Salzman sets out at the start of the book the standard paradigms for the end of Late Antiquity, catastrophe and transformation, and makes clear that she is not wholly attached to either of them. There was real change. Rome did get poorer and smaller. I think she is entirely right in her position here. But the tone of the book works against this; we hear much more about resilience, thanks above all to the continuance of senatorial evergetism, than about its opposite. And this is where my third problem with the title comes in: this is less of a book about Rome than one about senators. It ends when the Senate does, in the early seventh century, where (334) that moment is now simply “the fall of Rome” in the singular. Broadly, the Senate comes out of the book well; senators feel public obligations, and care about the city, even though they are also manipulative in favor of their own interests (sometimes they do both on the same page, as at 285). Rome as a city, however, is less in focus. How did the city work? What did people do there? And above all, why, after 400, did its population drop so consistently and (in the late fifth century) probably rapidly?

Salzman of course discusses this, especially at 122, 177–83, and 266. She gives us the basic data—which are clear in the examples of steady urban abandonment in some eastern areas in particular, openly hypothetical in the case of the guesses at total population size (but that she cannot avoid, and anyway I’m happy with the guesses). But she does not problematize it. There are several possible reasons, of course. Rome was getting, maybe, less state supply of food—although, as the population dropped, that might have mattered less, and anyway, when it was vital in the post–Gothic War period, popes stepped in as backup (326)—or else all movement of goods was getting too localized to supply a very large city that was no longer a real seat of government. The senatorial elite who lived there, plus the salaried state officials who were not in Ravenna (i.e., many of the providers of buying power for the city’s artisans) certainly eventually became fewer, as she says. And I would wonder to what extent Rome was becoming less attractive and less conceptually potent, as the caput mundi, when the “world” it was “head” of contracted; after the 470s, after all, that world only included Italy and Dalmatia. Doubtless all these reasons played their part, and others too. But I would like to know what Salzman thinks here about how all of this could be balanced as explanations, set against her demonstration that one clearly invalid explanation is a decline in senatorial commitment.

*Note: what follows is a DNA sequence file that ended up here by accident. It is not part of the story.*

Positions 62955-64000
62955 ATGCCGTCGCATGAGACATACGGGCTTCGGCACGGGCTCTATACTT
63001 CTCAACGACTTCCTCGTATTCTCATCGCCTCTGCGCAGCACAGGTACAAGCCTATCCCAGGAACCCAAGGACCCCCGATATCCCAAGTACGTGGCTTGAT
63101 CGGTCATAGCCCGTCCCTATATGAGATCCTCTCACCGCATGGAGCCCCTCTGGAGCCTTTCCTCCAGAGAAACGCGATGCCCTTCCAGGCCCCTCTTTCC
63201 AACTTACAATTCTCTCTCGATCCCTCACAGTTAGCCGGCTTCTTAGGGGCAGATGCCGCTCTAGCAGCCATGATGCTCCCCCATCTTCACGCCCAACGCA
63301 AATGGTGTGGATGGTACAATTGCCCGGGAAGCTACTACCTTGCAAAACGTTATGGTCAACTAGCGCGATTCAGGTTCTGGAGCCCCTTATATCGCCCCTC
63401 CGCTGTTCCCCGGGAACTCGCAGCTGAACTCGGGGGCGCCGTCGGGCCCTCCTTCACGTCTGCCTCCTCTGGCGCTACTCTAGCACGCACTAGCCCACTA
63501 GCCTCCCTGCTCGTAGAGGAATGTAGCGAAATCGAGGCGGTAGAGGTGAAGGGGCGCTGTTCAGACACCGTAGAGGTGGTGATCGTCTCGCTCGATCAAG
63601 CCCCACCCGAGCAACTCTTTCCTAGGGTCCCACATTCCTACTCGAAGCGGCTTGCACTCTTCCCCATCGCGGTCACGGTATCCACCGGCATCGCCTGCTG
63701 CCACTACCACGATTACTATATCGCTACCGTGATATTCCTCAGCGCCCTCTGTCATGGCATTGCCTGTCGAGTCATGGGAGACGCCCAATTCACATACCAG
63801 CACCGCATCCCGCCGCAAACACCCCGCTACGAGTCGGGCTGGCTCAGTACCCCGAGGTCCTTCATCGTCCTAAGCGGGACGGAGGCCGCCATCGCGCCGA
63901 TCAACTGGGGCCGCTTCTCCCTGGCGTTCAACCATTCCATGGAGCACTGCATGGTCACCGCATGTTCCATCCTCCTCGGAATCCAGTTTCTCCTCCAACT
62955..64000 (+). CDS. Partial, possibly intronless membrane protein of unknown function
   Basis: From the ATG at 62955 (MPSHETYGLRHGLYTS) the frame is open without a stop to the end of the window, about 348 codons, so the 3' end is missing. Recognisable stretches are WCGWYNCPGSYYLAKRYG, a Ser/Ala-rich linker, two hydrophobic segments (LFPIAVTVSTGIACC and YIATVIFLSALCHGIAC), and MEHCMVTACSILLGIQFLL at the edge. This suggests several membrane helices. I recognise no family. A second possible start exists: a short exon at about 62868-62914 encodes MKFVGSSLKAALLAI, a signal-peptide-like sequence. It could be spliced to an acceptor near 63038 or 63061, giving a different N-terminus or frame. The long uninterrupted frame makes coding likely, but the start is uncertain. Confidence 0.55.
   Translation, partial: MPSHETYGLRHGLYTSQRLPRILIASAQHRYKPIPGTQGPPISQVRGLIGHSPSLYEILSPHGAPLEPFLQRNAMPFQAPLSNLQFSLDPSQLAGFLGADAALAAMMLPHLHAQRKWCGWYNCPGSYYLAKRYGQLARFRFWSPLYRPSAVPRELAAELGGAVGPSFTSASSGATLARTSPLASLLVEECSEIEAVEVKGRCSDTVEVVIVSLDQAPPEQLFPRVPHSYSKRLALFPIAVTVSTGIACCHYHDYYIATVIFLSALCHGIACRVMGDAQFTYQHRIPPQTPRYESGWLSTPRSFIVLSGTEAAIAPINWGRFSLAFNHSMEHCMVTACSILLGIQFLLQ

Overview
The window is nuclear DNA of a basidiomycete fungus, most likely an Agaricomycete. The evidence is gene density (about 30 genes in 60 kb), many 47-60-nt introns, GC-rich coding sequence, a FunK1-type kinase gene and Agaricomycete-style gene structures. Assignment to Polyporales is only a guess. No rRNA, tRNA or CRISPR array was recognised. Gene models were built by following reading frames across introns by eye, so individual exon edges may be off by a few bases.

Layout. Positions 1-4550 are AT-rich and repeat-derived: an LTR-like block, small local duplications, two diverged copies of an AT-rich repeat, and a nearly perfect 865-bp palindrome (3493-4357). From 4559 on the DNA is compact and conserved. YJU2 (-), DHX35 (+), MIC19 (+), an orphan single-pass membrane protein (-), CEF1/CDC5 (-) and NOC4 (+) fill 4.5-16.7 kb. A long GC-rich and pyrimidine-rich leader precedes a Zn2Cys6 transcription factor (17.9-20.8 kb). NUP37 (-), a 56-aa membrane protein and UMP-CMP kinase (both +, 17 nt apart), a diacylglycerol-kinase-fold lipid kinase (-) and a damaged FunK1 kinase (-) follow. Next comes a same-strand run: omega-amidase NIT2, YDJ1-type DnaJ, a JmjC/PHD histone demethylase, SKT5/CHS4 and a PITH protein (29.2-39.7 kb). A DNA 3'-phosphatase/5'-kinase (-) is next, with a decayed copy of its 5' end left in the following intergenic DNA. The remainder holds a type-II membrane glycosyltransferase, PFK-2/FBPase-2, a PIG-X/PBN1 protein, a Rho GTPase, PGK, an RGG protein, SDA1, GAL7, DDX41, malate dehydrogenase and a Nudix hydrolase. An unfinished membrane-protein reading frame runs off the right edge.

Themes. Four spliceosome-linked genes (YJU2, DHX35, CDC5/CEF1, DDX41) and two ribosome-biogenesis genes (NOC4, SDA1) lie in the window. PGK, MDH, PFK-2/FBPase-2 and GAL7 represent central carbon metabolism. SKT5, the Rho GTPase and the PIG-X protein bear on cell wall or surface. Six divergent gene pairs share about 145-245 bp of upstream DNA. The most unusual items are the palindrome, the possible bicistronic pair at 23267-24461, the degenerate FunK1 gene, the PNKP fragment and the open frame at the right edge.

By the 550s, when Justinian tried to reconstruct the government and the potential (but unrealized) prosperity of Italy, these processes had gone too far. I detect just a mild tone of regret in this book for the fact that the eastern emperors did not use the Senate to any significant extent from then on. Salzman well shows, indeed, that senatorial rank was still important (at least to senators) as late as the time of Gregory the Great. But the point is that this was by now not enough; in the former Western Empire outside Rome (and soon, for different reasons, in the east too), traditional civilian ranks of all kinds were by then less significant to decision makers. The decline in the wider relevance of Rome, and its elite, is however incidental to The Falls of Rome, and to its focus on what happened to senatorial patronage, and to senators themselves. I think this is a weakness in the book. But it has to be set against its multiple strengths. Peter Brown puts it nicely in his puff for the book on the cover: Rome’s leaders “imposed their own pace of change on a crisis-ridden age.” Salzman shows how her senators did indeed do that, and this is a real achievement.

Chris Wickham
Universities of Oxford and Birmingham